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Pathol Res Pract. 2008;204(12):883-90. doi: 10.1016/j.prp.2008.05.005. Epub 2008 Oct 15.

Distribution of chondrocytes containing alpha-smooth muscle actin in human normal, osteoarthrotic, and transplanted articular cartilage.

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Department of Pathology, 1st Medical Faculty, Charles University, and General University Hospital, Czech Republic.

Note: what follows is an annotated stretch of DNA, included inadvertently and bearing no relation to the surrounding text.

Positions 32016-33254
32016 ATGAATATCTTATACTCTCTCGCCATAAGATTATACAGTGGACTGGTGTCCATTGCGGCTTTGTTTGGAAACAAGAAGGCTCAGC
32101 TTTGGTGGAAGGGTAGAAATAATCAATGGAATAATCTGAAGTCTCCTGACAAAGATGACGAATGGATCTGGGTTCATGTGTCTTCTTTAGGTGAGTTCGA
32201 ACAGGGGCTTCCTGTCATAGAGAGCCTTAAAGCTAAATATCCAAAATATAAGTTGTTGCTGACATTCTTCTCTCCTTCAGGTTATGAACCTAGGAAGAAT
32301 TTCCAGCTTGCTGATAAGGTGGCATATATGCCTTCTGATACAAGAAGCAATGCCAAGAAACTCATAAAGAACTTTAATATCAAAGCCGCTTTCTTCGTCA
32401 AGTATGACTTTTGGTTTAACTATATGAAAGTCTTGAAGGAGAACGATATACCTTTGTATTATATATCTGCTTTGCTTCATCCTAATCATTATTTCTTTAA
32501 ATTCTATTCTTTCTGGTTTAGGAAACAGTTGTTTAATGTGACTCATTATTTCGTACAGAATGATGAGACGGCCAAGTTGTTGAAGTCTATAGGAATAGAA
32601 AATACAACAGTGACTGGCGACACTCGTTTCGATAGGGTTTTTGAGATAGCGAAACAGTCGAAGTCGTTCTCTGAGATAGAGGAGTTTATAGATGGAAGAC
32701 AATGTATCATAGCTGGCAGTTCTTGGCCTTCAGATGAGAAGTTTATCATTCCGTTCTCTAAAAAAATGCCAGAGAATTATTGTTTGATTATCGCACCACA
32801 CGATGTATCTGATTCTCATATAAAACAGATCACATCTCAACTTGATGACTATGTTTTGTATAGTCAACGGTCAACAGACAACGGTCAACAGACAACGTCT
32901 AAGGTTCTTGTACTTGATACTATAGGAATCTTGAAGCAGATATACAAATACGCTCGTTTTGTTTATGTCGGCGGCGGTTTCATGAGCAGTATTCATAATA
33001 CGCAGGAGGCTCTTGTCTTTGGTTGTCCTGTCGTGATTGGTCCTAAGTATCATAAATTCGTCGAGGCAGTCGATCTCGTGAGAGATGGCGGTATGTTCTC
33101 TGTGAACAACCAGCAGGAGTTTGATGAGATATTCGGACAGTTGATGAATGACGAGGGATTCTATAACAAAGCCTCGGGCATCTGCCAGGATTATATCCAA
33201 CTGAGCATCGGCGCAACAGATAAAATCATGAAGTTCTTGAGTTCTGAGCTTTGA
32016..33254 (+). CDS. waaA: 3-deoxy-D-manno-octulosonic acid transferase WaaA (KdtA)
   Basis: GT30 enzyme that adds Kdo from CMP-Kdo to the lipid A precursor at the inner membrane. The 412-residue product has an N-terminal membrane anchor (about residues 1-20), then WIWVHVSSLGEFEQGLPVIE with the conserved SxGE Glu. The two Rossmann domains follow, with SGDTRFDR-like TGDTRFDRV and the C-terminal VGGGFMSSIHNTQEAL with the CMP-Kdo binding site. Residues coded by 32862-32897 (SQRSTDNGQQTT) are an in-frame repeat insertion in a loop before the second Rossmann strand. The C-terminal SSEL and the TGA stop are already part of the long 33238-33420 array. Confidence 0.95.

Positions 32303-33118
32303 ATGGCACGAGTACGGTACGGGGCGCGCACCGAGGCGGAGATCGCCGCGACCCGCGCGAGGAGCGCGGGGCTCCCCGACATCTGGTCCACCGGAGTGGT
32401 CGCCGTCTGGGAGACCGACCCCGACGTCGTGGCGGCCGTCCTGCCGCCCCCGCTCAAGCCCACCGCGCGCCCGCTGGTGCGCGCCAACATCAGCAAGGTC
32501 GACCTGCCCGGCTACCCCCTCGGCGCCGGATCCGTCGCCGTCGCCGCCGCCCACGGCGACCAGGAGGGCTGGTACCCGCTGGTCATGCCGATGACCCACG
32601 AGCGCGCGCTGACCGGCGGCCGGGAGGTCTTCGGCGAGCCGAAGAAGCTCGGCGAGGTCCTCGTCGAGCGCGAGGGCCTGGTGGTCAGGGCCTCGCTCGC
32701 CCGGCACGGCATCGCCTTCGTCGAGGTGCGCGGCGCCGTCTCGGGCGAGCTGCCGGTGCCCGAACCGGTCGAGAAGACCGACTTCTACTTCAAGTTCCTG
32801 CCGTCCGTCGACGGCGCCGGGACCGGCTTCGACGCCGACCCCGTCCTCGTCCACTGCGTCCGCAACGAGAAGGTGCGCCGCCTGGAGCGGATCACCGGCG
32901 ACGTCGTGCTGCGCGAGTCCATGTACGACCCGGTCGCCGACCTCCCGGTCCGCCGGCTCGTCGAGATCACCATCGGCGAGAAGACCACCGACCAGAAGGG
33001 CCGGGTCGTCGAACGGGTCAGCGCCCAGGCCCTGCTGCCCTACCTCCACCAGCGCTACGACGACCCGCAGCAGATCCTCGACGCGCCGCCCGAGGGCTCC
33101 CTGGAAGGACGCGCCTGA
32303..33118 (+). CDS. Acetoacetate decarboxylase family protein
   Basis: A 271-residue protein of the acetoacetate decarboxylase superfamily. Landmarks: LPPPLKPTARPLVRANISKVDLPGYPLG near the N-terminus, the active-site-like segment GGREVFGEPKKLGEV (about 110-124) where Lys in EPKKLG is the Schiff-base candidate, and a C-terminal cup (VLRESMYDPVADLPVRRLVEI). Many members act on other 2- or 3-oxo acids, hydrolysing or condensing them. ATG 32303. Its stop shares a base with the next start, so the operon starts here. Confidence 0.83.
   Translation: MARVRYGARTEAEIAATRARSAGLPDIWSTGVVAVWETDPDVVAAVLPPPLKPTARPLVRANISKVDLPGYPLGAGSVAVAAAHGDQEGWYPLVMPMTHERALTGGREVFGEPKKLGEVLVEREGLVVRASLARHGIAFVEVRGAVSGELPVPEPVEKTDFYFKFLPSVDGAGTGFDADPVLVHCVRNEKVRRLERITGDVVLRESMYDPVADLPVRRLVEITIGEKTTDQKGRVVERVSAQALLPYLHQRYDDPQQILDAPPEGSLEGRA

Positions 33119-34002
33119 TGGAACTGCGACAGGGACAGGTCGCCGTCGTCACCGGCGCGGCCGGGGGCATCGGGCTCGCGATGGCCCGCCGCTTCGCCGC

The aim of our study was to evaluate the occurrence of chondrocytes containing alpha-smooth muscle actin in human normal and diseased cartilage. Immunohistochemistry using monoclonal antibodies for alpha-smooth actin, muscle-specific actin, S-100 protein, CD 34, and desmin was performed on samples of human articular cartilage obtained at autopsy following sudden death, during total hip and knee replacement for osteoarthritis, or after femoral neck fracture in patients without symptoms of osteoarthritis. Moreover, the layers of residual cartilage from chondral posttraumatic defects obtained during preoperative arthroscopy and of newly formed cartilage after autologous-chondrocyte transplantation (Hyalograft C) obtained during second-look arthroscopy were also examined by immunohistochemistry and RT PCR. Our study showed that a significant percentage of articular chondrocytes express alpha-smooth muscle actin in healthy, diseased, and regenerated articular cartilage. Alpha-actin positive chondrocytes (18%) were observed predominantly in the upper zone of normal articular cartilage. By contrast, only approximately 10% of cartilage cells in the deep region stained for this contractile actin isoform. Actin-positive chondrocytes (myochondrocytes) are formed predominantly in response to injury to the osteoarthrotic cartilage, at sites of defective healing, and in newly formed cartilage after autologous chondrocyte transplantation. Fibrocartilage is present in some of these conditions, and it is known that this tissue contains chondrocytes with actin. The presence of myochondrocytes in the surface layer of normal articular cartilage indicates that this region probably plays an important role in maintaining cartilage integrity. Myochondrocytes may utilize the contractile actin isoform in manipulating the extracellular matrix of articular cartilage. It is also possible that actin-containing chondrocytes have a higher potential for regeneration in contrast to chondrocytes that do not contain this contractile material in their cytoplasm.

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